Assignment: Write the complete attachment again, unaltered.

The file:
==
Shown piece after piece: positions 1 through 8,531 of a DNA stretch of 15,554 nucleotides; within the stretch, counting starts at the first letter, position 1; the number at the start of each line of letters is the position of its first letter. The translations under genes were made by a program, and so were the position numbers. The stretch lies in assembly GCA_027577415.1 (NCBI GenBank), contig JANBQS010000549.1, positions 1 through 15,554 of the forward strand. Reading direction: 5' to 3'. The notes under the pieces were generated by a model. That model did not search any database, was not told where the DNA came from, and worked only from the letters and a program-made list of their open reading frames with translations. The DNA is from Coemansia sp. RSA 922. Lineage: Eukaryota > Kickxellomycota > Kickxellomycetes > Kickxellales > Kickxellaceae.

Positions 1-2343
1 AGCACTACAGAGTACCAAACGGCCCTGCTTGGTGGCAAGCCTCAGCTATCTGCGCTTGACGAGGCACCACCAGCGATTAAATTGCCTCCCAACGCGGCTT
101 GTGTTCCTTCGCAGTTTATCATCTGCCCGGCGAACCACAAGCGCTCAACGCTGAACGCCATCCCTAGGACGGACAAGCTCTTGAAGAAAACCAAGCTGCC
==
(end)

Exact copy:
Shown piece after piece: positions 1 through 8,531 of a DNA stretch of 15,554 nucleotides; within the stretch, counting starts at the first letter, position 1; the number at the start of each line of letters is the position of its first letter. The translations under genes were made by a program, and so were the position numbers. The stretch lies in assembly GCA_027577415.1 (NCBI GenBank), contig JANBQS010000549.1, positions 1 through 15,554 of the forward strand. Reading direction: 5' to 3'. The notes under the pieces were generated by a model. That model did not search any database, was not told where the DNA came from, and worked only from the letters and a program-made list of their open reading frames with translations. The DNA is from Coemansia sp. RSA 922. Lineage: Eukaryota > Kickxellomycota > Kickxellomycetes > Kickxellales > Kickxellaceae.

Positions 1-2343
1 AGCACTACAGAGTACCAAACGGCCCTGCTTGGTGGCAAGCCTCAGCTATCTGCGCTTGACGAGGCACCACCAGCGATTAAATTGCCTCCCAACGCGGCTT
101 GTGTTCCTTCGCAGTTTATCATCTGCCCGGCGAACCACAAGCGCTCAACGCTGAACGCCATCCCTAGGACGGACAAGCTCTTGAAGAAAACCAAGCTGCC